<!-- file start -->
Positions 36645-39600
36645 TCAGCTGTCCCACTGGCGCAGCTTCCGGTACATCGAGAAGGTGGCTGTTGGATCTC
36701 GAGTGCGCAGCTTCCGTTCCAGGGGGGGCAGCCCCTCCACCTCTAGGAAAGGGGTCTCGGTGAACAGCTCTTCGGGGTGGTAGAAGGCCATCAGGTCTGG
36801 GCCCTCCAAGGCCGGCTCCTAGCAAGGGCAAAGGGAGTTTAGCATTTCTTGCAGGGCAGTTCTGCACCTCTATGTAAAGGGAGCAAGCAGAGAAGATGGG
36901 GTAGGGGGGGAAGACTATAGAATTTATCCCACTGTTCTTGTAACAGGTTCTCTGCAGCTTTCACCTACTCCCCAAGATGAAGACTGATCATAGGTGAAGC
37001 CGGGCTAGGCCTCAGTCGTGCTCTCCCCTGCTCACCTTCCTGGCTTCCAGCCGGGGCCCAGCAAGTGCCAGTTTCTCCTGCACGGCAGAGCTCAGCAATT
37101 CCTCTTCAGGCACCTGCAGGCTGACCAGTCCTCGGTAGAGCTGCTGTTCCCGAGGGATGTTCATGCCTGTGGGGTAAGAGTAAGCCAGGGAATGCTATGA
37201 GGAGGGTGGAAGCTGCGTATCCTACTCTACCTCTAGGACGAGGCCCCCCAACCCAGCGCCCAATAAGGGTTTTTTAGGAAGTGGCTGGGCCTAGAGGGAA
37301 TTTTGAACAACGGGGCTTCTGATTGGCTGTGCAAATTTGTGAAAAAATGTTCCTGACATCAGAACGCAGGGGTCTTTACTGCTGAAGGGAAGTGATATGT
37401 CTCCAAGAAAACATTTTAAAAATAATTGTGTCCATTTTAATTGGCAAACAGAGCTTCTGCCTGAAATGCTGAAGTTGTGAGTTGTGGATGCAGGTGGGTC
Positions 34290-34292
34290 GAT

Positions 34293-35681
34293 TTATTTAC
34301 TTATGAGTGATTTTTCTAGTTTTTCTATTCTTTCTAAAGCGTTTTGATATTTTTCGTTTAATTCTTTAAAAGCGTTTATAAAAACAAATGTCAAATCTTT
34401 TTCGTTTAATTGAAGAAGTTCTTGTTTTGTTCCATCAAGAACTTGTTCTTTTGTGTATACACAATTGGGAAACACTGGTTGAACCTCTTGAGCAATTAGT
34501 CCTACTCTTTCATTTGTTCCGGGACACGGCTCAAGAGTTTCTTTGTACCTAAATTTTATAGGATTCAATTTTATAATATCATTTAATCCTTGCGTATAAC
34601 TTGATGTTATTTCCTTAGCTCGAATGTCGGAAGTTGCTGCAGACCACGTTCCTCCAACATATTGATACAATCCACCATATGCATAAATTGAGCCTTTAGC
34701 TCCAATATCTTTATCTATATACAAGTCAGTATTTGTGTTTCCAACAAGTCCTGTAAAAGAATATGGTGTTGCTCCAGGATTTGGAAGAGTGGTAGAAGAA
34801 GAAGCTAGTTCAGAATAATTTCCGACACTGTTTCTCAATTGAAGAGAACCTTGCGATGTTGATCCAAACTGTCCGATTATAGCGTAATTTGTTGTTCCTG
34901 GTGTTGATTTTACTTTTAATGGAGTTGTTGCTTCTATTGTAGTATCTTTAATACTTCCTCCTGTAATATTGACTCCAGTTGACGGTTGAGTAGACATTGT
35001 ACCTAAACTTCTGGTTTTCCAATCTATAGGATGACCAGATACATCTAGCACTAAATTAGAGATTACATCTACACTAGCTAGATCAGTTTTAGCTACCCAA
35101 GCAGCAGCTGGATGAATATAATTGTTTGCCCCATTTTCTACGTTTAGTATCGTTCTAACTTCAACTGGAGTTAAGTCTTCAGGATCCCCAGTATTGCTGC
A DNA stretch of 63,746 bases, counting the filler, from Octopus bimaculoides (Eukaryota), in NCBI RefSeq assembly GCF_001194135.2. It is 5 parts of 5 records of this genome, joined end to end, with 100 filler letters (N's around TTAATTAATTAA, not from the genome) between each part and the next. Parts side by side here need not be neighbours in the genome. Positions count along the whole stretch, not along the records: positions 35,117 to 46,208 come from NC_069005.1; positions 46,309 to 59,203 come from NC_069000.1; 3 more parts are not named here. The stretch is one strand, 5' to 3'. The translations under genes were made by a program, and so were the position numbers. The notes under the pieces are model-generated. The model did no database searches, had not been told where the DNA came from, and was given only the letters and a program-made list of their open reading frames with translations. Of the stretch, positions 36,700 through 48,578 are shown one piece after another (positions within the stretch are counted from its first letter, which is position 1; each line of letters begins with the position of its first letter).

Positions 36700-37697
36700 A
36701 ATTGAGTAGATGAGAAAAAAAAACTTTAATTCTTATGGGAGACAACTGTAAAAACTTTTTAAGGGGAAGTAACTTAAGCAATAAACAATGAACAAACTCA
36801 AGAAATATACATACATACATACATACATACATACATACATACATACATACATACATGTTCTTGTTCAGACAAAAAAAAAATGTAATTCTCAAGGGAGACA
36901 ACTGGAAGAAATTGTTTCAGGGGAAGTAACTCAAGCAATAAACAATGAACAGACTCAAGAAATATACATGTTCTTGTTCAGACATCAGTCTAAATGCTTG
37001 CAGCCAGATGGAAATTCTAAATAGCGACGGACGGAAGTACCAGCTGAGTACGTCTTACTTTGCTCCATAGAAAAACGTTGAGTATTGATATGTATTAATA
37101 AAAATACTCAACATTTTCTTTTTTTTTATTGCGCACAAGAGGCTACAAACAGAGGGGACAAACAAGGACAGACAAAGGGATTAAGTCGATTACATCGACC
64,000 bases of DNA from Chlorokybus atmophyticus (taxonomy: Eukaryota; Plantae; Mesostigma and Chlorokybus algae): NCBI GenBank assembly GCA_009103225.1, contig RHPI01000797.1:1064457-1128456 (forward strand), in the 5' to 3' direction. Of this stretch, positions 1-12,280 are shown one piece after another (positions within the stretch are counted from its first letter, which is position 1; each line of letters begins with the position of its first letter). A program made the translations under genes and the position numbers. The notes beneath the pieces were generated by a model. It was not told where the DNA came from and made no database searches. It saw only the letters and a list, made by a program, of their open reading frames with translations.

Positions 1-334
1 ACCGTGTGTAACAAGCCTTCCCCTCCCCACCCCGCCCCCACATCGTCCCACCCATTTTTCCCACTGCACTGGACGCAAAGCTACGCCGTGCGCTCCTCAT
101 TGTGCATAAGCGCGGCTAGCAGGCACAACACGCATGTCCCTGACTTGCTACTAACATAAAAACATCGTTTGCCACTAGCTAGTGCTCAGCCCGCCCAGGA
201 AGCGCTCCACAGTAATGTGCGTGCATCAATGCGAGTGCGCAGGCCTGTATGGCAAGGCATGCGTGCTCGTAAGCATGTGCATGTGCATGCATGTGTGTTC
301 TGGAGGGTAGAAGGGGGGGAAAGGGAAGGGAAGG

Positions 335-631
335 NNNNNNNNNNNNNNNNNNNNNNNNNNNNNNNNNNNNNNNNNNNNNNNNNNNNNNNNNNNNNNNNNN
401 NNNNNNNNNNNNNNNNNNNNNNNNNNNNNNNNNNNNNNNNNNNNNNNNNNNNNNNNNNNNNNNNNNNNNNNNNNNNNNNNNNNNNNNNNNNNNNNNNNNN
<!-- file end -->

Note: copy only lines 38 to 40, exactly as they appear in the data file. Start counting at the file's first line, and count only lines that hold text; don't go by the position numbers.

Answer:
Positions 335-631
335 NNNNNNNNNNNNNNNNNNNNNNNNNNNNNNNNNNNNNNNNNNNNNNNNNNNNNNNNNNNNNNNNNN
401 NNNNNNNNNNNNNNNNNNNNNNNNNNNNNNNNNNNNNNNNNNNNNNNNNNNNNNNNNNNNNNNNNNNNNNNNNNNNNNNNNNNNNNNNNNNNNNNNNNNN